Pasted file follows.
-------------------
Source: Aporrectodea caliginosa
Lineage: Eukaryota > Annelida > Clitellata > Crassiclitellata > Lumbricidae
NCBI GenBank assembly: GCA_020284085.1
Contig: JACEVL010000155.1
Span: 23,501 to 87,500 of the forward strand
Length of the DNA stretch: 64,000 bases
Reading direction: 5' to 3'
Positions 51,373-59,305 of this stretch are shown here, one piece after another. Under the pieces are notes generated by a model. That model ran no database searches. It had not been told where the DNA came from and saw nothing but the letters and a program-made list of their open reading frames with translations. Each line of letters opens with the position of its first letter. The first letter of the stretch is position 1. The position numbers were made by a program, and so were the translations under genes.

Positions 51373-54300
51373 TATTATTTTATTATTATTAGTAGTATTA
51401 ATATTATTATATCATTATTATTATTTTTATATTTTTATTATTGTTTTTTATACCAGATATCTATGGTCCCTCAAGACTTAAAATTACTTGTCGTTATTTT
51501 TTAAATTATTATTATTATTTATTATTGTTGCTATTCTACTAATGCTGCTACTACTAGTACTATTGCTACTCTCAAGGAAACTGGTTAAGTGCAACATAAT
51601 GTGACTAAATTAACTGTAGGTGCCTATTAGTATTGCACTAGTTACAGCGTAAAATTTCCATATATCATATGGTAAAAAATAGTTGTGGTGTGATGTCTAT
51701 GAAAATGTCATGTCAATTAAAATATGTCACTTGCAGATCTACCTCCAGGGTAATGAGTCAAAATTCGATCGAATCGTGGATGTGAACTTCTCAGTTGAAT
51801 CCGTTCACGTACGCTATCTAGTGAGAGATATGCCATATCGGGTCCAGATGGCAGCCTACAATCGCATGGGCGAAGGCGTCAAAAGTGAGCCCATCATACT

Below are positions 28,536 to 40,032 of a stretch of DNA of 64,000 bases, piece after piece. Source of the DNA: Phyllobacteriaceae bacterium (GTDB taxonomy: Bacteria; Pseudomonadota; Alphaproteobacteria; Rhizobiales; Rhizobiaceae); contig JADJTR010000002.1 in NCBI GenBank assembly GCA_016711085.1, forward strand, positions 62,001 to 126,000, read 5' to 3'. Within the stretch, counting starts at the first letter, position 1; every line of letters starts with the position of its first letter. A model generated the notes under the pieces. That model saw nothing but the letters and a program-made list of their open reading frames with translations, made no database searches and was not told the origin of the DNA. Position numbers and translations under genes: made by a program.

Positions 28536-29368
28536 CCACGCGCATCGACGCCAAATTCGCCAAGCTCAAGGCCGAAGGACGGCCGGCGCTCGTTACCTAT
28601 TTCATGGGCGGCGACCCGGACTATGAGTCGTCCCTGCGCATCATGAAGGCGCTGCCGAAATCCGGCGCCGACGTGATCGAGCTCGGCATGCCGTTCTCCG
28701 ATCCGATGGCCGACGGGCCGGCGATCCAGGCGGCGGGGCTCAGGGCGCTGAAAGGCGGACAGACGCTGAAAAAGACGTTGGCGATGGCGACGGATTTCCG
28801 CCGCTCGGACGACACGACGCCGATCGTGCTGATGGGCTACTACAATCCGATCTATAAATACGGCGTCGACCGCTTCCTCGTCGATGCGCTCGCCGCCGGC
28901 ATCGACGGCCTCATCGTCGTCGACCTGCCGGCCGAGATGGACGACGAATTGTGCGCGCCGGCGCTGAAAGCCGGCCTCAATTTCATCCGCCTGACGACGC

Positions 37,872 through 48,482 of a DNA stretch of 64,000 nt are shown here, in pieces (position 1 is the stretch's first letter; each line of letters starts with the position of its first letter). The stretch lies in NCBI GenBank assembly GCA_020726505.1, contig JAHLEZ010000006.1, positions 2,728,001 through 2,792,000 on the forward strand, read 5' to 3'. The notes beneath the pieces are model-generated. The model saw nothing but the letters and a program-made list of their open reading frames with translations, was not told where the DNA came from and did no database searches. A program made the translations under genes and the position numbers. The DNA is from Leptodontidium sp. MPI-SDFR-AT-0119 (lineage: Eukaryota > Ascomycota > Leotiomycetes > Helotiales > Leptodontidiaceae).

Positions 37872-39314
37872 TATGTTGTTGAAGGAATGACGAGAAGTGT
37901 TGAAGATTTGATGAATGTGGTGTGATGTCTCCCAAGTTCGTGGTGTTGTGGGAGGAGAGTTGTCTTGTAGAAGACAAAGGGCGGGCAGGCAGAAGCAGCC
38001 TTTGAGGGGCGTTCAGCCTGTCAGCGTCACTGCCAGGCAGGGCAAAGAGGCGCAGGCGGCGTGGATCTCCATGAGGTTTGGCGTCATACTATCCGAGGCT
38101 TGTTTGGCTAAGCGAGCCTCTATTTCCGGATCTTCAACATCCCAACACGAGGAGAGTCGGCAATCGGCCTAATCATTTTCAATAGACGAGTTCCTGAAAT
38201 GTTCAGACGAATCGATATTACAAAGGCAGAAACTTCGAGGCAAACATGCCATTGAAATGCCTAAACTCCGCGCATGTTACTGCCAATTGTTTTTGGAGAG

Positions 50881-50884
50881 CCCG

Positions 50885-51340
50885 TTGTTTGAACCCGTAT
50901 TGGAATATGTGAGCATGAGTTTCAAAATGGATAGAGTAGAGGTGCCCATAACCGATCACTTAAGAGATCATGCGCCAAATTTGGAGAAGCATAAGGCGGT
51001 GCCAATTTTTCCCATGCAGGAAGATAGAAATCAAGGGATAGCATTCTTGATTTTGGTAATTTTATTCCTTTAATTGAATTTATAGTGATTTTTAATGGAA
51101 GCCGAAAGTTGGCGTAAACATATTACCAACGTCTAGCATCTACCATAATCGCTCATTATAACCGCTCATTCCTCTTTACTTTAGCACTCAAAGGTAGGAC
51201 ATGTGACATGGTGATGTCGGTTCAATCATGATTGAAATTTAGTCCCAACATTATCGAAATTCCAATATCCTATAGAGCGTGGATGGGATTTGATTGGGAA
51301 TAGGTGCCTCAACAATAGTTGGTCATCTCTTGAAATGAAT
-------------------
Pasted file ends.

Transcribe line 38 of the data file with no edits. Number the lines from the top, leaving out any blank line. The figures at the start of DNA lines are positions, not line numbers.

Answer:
51301 TAGGTGCCTCAACAATAGTTGGTCATCTCTTGAAATGAAT